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NFL Offseason Week 3: JJ Watt, Russell Wilson

by Jonas Clark

February has come and gone, and can you feel that in the air? For some it feels like baseball season is right around the corner. Of course, the reality is that it’s mock draft time!

This time of year, all the sites start turning out their first-round mocks, and some are bold enough to go two or three rounds deep. Then, if you want to get really deep into it, there are some sites that will give you the last four or five rounds if you subscribe to their content for the year. Because I’ve got to have one day on the weekends in the fall for doing chores, I’m not a big college football guy, so yes, I’m all over the seven-round mock drafts.

The mock drafts this early into the offseason don’t mean a whole lot, however, because what teams do in free agency can have an impact on any projected selection from the first round all the way to the seventh. Take, for example, the latest free agency signing that has sent ripples through NFL fan bases – J.J. Watt signed with the Arizona Cardinals.

On that note, before I lose one of my bullet-points, let’s get into it.

Three Things I Learned in Week #3 of the Offseason

1) Thank Goodness J.J. Watt Signed Somewhere

J.J. Watt is one of the poster-boys of the NFL for all of the right reasons. He trains hard and plays hard on the field, and he’s been super generous off the field, from spending extra time with fans to donating millions upon millions to the Houston community and beyond. Perhaps that’s why when he asked to be traded after the season, which then turned into him being released, that everyone was so enamoured by his decision to move on from the Texans.

It was a moment of shock that then drug on for two long weeks that became more absurd each day it went on. The amount of run that Watt got on social media and from the media would’ve made sense if this was four years ago, but the former all-pro defensive lineman is just that, a former all-pro. I understand it was his first free agency period of his career, but one week was more than enough to play the suspense game with everyone. Surely it didn’t take him the whole time to make his decision to sign with the Cardinals, right?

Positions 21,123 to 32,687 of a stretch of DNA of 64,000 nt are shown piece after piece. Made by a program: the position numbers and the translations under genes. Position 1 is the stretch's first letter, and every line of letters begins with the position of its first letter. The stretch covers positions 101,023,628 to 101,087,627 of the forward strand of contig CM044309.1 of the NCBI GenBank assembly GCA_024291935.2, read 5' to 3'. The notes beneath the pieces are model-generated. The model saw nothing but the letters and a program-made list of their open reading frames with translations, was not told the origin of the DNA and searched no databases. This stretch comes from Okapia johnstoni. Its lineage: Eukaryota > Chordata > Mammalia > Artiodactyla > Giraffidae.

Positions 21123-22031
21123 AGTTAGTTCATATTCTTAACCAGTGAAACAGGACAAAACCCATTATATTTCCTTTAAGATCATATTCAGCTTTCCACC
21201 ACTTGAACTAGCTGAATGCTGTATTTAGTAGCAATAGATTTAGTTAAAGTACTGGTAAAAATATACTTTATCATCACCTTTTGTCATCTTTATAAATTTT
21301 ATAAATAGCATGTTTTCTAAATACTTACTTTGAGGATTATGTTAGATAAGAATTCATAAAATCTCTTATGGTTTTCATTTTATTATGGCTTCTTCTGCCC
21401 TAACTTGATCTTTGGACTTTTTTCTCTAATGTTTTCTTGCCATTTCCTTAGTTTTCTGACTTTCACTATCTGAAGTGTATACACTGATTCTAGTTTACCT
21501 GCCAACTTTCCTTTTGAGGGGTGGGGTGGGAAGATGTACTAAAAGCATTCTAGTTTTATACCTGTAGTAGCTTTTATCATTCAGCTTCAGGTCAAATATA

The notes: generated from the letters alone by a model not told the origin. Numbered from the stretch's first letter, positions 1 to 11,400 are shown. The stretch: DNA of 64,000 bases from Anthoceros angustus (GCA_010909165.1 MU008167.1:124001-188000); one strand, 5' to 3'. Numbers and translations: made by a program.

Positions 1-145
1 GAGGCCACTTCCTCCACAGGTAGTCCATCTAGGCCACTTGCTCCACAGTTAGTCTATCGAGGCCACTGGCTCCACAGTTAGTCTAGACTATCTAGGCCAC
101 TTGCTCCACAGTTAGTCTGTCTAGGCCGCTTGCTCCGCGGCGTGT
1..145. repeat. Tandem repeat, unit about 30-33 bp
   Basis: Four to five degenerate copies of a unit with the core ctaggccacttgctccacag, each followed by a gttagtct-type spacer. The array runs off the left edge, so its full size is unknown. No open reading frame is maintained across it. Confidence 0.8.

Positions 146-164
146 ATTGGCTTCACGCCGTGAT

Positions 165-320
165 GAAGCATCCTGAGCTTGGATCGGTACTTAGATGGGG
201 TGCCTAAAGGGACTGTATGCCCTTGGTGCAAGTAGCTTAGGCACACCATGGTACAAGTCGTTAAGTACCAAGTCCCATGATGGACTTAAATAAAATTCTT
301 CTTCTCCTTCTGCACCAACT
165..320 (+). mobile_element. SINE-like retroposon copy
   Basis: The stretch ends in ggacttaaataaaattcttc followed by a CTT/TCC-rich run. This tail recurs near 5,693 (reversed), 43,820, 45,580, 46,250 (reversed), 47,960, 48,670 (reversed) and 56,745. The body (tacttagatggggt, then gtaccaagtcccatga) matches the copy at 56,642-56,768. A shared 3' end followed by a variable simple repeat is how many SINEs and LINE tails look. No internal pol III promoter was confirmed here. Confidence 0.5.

Like the media buzz he generated, the time warp must’ve affected Arizona too, since the team gave him a two-year deal worth $32 million with $23 million guaranteed. Again, J.J. is a great guy, a great leader, and he has been a great player, but at 31 years-old, he played all 16 games of the season for just the second time in the last five seasons. His numbers aren’t what they were, and there’s a good chance they won’t be. At the end of the day, the former Walter Payton Man of the Year will do great things in Arizona, likely off the field if not on it as well. Good for them, and good for him. Now we can move on.

2) There Are Big Hearts in the NFL

Speaking of the Walter Payton Man of the Year Award, which is given out to players who go above and beyond off the field, like J.J. Watt, have you ever noticed just how generous the NFL is? 

From domestic abuse to CTE concerns, the league has a number of issues. Still, is there a league that gives to their fans and communities more than the National Football League? The state of Texas is still sorting itself out after Punxsutawney Phil gave winter permission to make another pass across the country, and it decided to pay the Lonestar State a visit.